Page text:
4 Tips for Keeping Your Wine Safe at Home

iStock_000001609951SmallWe like to have several bottles of wine around the house at any given time — various cuvees for various occasions, to match various types of food, and to be ready for the occasional unexpected guests.

When you’re not planning to drink a bottle within a few days of bringing it home or having it delivered, it’s important to be able to store it so it’s still in good shape when you do get around to opening it.

Here are four simple “rules” that will ensure your wine is just as good on the day you open it as on the day you it arrived at your home…

  1. Keep it in a “still” place.

Okay, this isn’t always possible 100% of the time in earthquake-crazy California, but the goal is to keep your wine from being moved around as much as possible. Vibration can damage wine. So keep it off the top of your refrigerator, as well as any areas of the house that may be shaken by small children running around, such as under staircases.

  1. Keep wine bottles on their side.

This is important only if the bottle is sealed with a traditional cork. Keeping a cork moist with wine from inside the bottle will help prevent it from drying out and cracking. When a cork cracks, even slightly, air can leak into the bottle, and that can damage the wine.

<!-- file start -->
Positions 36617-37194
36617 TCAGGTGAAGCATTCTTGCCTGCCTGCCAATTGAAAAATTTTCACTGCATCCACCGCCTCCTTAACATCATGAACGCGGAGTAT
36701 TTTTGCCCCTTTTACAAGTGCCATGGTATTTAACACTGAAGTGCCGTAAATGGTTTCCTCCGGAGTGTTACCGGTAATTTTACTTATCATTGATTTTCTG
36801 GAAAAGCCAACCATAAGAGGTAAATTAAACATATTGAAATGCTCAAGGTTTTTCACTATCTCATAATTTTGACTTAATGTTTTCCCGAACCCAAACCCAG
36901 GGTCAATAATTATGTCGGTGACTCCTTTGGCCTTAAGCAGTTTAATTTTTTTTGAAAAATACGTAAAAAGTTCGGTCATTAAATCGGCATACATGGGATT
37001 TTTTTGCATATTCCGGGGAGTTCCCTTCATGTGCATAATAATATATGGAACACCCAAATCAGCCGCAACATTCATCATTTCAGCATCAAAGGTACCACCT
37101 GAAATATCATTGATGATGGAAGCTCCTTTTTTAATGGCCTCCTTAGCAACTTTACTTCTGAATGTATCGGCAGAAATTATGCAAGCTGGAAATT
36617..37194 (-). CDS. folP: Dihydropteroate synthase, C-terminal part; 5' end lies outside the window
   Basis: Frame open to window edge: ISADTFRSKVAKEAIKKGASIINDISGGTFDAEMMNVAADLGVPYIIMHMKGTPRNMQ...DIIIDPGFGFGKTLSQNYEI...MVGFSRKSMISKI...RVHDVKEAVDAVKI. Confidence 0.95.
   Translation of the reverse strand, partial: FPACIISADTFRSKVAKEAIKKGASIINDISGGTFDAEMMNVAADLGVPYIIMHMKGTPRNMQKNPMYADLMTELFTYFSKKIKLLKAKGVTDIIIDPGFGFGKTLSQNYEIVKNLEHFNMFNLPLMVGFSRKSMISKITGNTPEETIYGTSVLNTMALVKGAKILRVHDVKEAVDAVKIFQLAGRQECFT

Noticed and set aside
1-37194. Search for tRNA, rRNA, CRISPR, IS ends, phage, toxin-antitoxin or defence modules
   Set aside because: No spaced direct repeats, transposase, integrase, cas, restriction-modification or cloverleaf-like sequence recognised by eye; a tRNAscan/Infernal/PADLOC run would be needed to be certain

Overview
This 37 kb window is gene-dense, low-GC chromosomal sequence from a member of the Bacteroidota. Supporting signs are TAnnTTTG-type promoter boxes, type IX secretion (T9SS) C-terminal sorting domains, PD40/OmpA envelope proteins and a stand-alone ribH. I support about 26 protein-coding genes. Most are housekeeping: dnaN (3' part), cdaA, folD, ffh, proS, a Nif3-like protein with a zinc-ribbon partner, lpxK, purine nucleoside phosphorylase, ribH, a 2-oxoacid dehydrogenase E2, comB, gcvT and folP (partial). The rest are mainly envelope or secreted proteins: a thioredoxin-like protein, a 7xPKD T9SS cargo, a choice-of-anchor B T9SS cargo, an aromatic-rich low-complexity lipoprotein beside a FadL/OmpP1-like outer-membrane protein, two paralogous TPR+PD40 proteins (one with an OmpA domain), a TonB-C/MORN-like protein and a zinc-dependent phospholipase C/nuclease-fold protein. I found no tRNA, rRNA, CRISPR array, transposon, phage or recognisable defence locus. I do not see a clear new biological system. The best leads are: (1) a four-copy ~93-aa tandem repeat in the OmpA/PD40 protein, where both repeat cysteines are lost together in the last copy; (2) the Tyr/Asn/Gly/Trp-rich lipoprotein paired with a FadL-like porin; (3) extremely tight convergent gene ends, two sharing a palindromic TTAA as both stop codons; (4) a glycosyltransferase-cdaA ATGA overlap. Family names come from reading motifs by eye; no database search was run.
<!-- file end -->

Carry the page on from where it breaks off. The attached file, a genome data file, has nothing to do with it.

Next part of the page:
More and more bottles today — particularly whites, but many reds as well — are being sealed with metal screw caps instead of corks. Those bottles need not be laid down.

  1. Keep wines at a constant temperature.

Generally speaking, about 50-55 degrees is ideal for most wines — white, red, rosé or sparkling — but even more important is that the temperature not fluctuate widely. Temperature-controlled coolers and refrigerators are great for storing wines, but a constant temperature also can be achieved in a closet or basement in many homes.

  1. Keep wine bottles away from bright light.

That goes not only for direct sunlight that shines through windows, but also lighting you may use in a home office or built-out basement. Bright light, just like too much movement or temperature fluctuation, can damage wine.

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Posted in Wine Tips
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